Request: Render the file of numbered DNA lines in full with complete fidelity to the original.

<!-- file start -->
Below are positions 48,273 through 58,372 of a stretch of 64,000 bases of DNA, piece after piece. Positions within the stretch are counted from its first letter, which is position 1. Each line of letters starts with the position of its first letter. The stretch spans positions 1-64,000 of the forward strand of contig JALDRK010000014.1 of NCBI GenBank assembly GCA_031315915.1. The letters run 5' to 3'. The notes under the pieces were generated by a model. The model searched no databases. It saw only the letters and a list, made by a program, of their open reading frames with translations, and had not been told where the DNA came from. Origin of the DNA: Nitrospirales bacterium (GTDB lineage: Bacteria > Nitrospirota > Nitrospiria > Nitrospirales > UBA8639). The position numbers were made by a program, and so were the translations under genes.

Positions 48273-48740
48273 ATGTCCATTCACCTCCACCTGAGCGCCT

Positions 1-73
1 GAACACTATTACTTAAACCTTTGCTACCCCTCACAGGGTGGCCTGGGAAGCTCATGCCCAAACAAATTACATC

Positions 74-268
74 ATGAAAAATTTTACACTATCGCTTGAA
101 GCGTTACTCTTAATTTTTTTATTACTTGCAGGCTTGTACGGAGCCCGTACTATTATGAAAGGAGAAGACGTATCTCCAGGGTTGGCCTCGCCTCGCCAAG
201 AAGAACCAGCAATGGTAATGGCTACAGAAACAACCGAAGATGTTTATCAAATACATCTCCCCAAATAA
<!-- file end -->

Below are positions 48,273 through 58,372 of a stretch of 64,000 bases of DNA, piece after piece. Positions within the stretch are counted from its first letter, which is position 1. Each line of letters starts with the position of its first letter. The stretch spans positions 1-64,000 of the forward strand of contig JALDRK010000014.1 of NCBI GenBank assembly GCA_031315915.1. The letters run 5' to 3'. The notes under the pieces were generated by a model. The model searched no databases. It saw only the letters and a list, made by a program, of their open reading frames with translations, and had not been told where the DNA came from. Origin of the DNA: Nitrospirales bacterium (GTDB lineage: Bacteria > Nitrospirota > Nitrospiria > Nitrospirales > UBA8639). The position numbers were made by a program, and so were the translations under genes.

Positions 48273-48740
48273 ATGTCCATTCACCTCCACCTGAGCGCCT

Positions 1-73
1 GAACACTATTACTTAAACCTTTGCTACCCCTCACAGGGTGGCCTGGGAAGCTCATGCCCAAACAAATTACATC

Positions 74-268
74 ATGAAAAATTTTACACTATCGCTTGAA
101 GCGTTACTCTTAATTTTTTTATTACTTGCAGGCTTGTACGGAGCCCGTACTATTATGAAAGGAGAAGACGTATCTCCAGGGTTGGCCTCGCCTCGCCAAG
201 AAGAACCAGCAATGGTAATGGCTACAGAAACAACCGAAGATGTTTATCAAATACATCTCCCCAAATAA